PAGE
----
Pictures Like Novels
An Interview with Jeff Wall
his elaborately staged works, Jeff Wall has played a key role in
contemporary photographic art. The Deutsche Guggenheim now presents the
exhibition Exposure, featuring new black-and-white tableaux by the
Canadian, along with a selection of his earlier works. Silke Hohmann
met the artist and talked to him about the correspondence between his
images, the relationships to his protagonists and Wall's fondness for
people at the edges of society.
Photo: Jack Foster
Foster / Deutsche Guggenheim
on the Grass using Native Americans posed under a highway
overpass; or allowing himself to be inspired by Franz
Kafka - or as in his latest commissioned works for Deutsche
Guggenheim, by Italian
Neo-Realist cinema - Jeff
Wall makes use of a wide variety of cultural influences in his work.
Sometimes the Canadian artist recreates very banal situations he has
witnessed himself, such as in Mimic,
in which he captures the xenophobic gesture of a passer-by. What at first
glance seems like a random snapshot is in reality the result of careful
production. Wall's precise direction pulls the scene into sharp focus.
Thus his large-format photography captures the "decisive moment" and
allows it to become an indelible representation of commonplace racism.
Wall's interest in photography began when he was a teenager, but after
studying art history in his hometown of Vancouver and in London, he
initially began working as a painter and conceptual artist. But it was his
lightboxes with which he finally had his breakthrough, in the late 1970s.
His pictures get their radiance from the presentation: Wall's framed
large-format transparencies are lit from behind like illuminated
advertisements. For some pieces, the artist builds elaborate sets in which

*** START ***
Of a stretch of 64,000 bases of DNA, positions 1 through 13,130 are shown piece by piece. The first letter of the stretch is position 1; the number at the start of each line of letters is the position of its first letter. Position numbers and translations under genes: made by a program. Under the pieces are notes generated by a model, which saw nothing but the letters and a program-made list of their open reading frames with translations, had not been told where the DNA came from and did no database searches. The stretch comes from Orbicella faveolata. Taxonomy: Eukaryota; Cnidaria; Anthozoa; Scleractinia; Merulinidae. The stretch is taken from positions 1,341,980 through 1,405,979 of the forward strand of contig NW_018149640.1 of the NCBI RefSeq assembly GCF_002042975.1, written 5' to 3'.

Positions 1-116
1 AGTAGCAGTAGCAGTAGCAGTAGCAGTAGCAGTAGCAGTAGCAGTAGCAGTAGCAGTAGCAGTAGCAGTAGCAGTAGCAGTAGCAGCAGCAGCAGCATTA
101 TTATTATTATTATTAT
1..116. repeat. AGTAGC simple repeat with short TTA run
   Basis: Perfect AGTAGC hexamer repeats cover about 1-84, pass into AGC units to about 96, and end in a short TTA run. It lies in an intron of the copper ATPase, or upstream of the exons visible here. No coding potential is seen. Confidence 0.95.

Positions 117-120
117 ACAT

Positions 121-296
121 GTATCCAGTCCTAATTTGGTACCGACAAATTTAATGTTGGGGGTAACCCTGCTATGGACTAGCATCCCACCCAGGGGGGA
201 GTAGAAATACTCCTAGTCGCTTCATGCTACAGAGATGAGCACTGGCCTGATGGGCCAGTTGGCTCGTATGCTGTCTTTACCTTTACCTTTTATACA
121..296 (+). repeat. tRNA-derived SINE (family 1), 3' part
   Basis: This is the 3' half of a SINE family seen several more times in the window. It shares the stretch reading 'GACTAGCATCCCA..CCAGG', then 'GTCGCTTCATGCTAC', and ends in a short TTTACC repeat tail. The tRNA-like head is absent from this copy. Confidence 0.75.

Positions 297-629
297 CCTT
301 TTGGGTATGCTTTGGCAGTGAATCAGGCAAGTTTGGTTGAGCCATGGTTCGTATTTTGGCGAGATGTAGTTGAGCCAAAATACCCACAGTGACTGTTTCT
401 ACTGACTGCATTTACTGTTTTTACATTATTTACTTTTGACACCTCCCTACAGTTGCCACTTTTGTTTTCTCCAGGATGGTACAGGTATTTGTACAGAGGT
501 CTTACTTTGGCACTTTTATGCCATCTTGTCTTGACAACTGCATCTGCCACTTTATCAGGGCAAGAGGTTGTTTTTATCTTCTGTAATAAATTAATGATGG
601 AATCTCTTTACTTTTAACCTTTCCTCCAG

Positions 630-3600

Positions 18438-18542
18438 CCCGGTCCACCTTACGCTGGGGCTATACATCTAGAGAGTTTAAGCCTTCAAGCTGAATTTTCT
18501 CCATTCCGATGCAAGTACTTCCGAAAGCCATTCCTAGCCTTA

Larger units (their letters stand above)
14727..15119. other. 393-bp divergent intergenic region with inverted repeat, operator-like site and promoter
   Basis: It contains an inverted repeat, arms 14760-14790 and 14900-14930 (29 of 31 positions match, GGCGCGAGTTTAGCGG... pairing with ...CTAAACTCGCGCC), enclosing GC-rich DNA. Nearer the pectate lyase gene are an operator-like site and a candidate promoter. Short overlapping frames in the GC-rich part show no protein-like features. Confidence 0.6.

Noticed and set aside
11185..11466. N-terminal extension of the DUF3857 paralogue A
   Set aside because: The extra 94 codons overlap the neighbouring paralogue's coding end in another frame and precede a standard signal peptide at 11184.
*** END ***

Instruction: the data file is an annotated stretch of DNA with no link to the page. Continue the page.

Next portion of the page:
his models pose. It can take weeks for him to complete a photograph. But
the process can also take up to a year, as in the case of the 2006 work, In
Front of a Nightclub. The original location of the scene was
faithfully reproduced in the studio. But the photographer does not limit
himself to such - as he puts it - "cinematographic" productions. He also
creates works whose character he would describe as documentary in nature.
Since the mid 1990s, he has produced black and white prints in addition to
Jeff Wall, In front of a nightclub, 2006
of the Pilara Family Foundation
Due to his often complex
production, the 61-year-old artist has only created some 150 works since
1978, some of which are altered digitally. Wall deals with phenomena such
as poverty, violence and immigration, but he refuses to be pinned down to
socially-conscious topics. The situations which his images capture are
often utterly enigmatic, allowing the viewer to engage in many different
interpretations. Jeff Wall never conceives of his work as a series. Each
of his photographic tableaux is a unique composition that stands alone.
Wall, Conctrete Ball, 2002
Silke Hohmann: You are
known for working in a very focused manner, developing one photograph
after another. How does it feel to see these singular works together in an
exhibition, where they correspond?
Jeff Wall : I like
it. I always feel there's a connection between them, but I can't define
it. For example, I really like to see Concrete Ball and Cool
Storage together. You can see there are affinities with the vertical
shapes, with water and ice. And then the circular form of Concrete Ball
and the circle there in the third picture, Logs.
Wall, Cold Storage, Vancouver, 2007
But these are only formal
analogies. Is there a thematic correspondence, as well?
think about the thematic aspect very much. These pictures have never been
hung together. Still, I have the feeling that what I'm doing there is the
same as what I'm doing here. I try to make large-scale pictures of places
that somehow capture my attention.